HiCustomer welcome to Just Answer!.
Fuse 8 of your 4-door Stratus feeds the output circuits of both starter and fuel pump relays as well as providing a feed to the ignition switch, which then splits it even more. If your fuse is blowing consistently, let's try this to weed things out a bit..
Locate and remove the starter and fuel pump relays from the underhood fuse block, the power distribution center (PDC). With both relays and the circuits Fuse 8 feeds disabled, the only remaining path to ground for this feed would be basic wiring outside the PDC or near the switch. Do everything you normally would when the fuse blows, including turning the ignition switch to the start position if that applies to see if the fuse holds.
Here's the wiring diagram for under the hood. Not shown is what happens at the far right of the diagram with the A1 feed to the ignition switch (the B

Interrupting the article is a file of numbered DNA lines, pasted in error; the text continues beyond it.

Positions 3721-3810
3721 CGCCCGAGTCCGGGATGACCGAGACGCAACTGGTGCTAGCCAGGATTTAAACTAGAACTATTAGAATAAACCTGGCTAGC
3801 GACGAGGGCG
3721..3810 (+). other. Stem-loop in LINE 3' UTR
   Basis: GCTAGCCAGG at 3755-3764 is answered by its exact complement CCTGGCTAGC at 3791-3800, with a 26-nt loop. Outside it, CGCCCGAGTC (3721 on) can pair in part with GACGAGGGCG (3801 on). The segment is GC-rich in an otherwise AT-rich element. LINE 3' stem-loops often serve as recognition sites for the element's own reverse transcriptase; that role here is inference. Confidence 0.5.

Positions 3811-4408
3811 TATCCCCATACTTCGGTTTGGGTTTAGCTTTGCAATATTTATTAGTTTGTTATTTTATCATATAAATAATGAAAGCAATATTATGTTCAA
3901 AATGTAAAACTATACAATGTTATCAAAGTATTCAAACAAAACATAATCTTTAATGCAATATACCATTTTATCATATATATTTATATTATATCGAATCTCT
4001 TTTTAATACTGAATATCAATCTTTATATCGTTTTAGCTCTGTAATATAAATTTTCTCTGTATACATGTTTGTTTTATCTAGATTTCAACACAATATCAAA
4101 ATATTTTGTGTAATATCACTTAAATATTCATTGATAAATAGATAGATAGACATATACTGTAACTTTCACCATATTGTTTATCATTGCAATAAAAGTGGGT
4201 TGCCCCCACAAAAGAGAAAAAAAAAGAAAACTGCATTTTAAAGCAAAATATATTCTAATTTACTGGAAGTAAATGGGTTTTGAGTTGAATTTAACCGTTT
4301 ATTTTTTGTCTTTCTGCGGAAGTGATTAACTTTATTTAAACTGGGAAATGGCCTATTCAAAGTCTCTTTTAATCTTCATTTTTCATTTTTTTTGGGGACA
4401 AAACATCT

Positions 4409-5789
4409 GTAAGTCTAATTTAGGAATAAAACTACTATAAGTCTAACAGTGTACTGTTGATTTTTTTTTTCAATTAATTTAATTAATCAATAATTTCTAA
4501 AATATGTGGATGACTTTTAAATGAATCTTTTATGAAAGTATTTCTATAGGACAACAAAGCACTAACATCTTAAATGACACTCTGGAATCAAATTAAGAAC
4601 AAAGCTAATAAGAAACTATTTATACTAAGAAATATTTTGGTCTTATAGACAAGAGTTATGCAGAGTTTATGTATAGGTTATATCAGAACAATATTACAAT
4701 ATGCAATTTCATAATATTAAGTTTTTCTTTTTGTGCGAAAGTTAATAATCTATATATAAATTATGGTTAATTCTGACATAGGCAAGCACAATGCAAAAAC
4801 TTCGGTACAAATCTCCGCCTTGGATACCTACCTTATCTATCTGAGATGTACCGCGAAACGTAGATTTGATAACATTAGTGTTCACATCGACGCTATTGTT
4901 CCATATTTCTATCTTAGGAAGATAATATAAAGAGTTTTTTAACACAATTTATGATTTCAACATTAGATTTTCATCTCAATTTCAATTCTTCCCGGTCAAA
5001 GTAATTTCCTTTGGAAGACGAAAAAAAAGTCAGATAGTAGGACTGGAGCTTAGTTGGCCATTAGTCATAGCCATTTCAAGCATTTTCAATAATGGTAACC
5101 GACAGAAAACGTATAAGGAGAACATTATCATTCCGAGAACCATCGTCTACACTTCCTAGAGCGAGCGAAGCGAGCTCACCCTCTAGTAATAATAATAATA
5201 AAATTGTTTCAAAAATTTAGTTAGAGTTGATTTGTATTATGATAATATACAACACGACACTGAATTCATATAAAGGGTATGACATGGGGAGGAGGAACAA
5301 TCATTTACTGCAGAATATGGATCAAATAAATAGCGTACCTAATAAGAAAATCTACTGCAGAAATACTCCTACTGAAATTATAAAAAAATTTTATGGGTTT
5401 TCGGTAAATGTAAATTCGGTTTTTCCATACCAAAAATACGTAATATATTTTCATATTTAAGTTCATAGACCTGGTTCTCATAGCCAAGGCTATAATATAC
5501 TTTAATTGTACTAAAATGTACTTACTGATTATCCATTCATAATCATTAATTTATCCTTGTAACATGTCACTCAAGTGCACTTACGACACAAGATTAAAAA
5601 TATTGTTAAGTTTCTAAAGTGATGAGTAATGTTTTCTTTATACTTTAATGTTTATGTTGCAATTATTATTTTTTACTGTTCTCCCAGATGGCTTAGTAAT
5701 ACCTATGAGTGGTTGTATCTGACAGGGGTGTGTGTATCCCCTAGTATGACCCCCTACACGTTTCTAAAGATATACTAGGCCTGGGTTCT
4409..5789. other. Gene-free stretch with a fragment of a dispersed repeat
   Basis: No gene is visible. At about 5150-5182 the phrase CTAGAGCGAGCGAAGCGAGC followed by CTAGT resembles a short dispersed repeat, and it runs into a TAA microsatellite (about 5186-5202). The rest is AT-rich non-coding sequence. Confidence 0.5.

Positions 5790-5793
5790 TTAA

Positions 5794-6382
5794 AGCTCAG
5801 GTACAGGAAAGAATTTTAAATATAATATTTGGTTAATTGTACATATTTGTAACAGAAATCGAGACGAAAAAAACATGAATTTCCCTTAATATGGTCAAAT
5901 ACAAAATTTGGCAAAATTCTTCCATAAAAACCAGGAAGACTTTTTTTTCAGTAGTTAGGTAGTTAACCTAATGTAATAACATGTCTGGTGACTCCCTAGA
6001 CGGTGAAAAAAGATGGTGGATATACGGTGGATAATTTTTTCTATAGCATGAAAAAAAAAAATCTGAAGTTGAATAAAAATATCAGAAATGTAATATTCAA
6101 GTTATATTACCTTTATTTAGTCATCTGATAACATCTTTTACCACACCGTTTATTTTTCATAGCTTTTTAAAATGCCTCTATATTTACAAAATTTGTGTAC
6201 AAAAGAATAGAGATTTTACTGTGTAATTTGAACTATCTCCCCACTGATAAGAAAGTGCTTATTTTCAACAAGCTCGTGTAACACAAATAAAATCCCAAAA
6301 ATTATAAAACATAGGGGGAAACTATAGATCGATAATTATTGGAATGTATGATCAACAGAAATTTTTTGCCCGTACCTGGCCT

continuation icon), but it's not really important that we follow this circuit yet. We'll burn that bridge if we need to...
If the fuse holds OK (won't pop), replace the fuel pump relay only. Perform the same test. If it blows now, you know it's the fuel pump relay or the fuel pump output circuit that's pulling too much power. If it doesn't blow, pull the relay and install the starter relay.
Crank the engine at least 3-4 times with the starter relay IN and the fuel pump relay OUT. The engine won't run very long, but that's OK... we're testing the starter circuit for excessive draw without the complication of adding fuel pump to the mix. If it blows now with the starter relay installed, you've got a high draw on the starter solenoid circuit, the output from this relay.
Being a new starter, it may simply be a shorted wire leading to the starter solenoid. Disconnect the starter solenoid connector and repeat the test to see if the fuse holds.
It gets complicated if you find the fuse to hold OK unless all circuits are running. I'd be inclined to think the fuel pump is drawing a lot more power than it should at that point, but it can be measured with an ammeter if you have one around the house. Most digital multimeters also have an amps function, but it's often only about 10 amps... which is marginal for the meter's own fuse for this test.
Check it out and let me know what you find.
Talk in a bit,